Prokaryotic nucleotide composition is shaped by both phylogeny and the environment

Erin R. Reichenberger, Gail Rosen, Uri Hershberg, Ruth Hershberg

Research output: Contribution to journalArticlepeer-review


The causes of the great variation in nucleotide composition of prokaryotic genomes have long been disputed. Here, we use extensive metagenomic and whole-genome data to demonstrate that both phylogeny and the environment shape prokaryotic nucleotide content. We show that across environments, various phyla are characterized by different mean guanine and cytosine (GC) values as well as by the extent of variation on that mean value. At the same time, we show that GC-content varies greatly as a function of environment, in a manner that cannot be entirely explained by disparities in phylogenetic composition. We find environmentally driven differences in nucleotide content not only between highly diverged environments (e.g., soil, vs. aquatic vs. human gut) but also within a single type of environment. More specifically, we demonstrate that some human guts are associated with a microbiome that is consistently more GC-rich across phyla, whereas others are associated with a more AT-rich microbiome. These differences appear to be driven both by variations in phylogenetic composition and by environmental differences-which are independent of these phylogenetic composition differences. Combined, our results demonstrate that both phylogeny and the environment significantly affect nucleotide composition and that the environmental differences affecting nucleotide composition are far subtler than previously appreciated.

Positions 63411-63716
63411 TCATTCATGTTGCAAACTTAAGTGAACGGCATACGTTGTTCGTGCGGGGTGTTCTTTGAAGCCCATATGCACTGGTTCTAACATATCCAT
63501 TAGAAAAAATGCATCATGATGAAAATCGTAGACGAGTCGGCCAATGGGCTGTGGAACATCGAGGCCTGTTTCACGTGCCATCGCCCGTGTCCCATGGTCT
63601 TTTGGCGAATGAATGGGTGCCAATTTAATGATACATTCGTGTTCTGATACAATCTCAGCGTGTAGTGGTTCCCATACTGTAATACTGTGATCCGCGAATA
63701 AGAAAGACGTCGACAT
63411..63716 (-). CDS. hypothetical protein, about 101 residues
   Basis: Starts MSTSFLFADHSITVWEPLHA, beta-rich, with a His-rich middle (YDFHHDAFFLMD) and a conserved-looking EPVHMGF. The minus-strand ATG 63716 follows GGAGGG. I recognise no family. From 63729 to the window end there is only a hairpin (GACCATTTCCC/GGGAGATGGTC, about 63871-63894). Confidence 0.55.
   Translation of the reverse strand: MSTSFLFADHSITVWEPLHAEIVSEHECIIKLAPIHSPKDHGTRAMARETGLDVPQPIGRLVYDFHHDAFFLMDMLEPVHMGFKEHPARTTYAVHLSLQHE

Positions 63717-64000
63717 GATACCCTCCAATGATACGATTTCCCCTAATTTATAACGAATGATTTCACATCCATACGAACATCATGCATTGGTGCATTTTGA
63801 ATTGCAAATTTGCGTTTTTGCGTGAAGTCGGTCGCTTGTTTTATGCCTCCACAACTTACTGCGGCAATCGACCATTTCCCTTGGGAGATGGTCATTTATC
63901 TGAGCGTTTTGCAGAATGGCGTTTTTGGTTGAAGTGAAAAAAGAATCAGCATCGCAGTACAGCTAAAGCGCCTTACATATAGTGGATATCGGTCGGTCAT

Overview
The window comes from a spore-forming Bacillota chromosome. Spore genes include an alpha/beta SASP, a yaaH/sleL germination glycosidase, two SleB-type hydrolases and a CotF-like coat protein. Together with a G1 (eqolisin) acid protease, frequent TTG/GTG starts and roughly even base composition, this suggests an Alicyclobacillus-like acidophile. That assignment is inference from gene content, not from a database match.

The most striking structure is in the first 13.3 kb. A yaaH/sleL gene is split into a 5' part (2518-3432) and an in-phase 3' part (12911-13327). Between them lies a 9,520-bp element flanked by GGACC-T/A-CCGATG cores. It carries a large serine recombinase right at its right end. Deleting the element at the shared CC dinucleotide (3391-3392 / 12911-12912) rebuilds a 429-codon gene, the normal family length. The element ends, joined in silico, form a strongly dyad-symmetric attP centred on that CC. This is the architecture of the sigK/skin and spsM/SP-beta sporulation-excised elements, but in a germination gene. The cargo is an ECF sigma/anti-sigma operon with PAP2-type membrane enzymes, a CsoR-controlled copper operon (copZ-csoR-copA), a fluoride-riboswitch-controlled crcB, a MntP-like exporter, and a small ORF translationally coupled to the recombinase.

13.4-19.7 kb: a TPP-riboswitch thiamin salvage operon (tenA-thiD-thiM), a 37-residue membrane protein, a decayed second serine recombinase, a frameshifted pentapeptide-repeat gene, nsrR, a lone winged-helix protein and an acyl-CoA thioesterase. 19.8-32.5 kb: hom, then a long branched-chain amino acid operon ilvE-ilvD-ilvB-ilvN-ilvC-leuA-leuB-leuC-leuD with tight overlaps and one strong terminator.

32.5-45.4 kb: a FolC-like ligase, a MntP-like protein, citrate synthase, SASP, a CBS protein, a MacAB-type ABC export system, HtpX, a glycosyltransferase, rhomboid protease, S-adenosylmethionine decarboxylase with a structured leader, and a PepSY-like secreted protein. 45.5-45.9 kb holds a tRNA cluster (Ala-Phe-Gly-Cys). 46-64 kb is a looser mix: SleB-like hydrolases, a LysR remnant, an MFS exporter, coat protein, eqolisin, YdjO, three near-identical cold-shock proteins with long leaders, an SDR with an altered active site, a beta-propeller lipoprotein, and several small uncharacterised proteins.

Original languageEnglish
Pages (from-to)1380-1389
Number of pages10
JournalGenome Biology and Evolution
Issue number5
StatePublished - May 2015
Externally publishedYes

Bibliographical note

Publisher Copyright:
© The Author(s) 2015. Published by Oxford University Press on behalf of the Society for Molecular Biology and Evolution.


  • Evolutionary forces
  • GC-content
  • Genomic variation
  • Metagenomics
  • Mutation
  • Natural selection

ASJC Scopus subject areas

  • General Medicine


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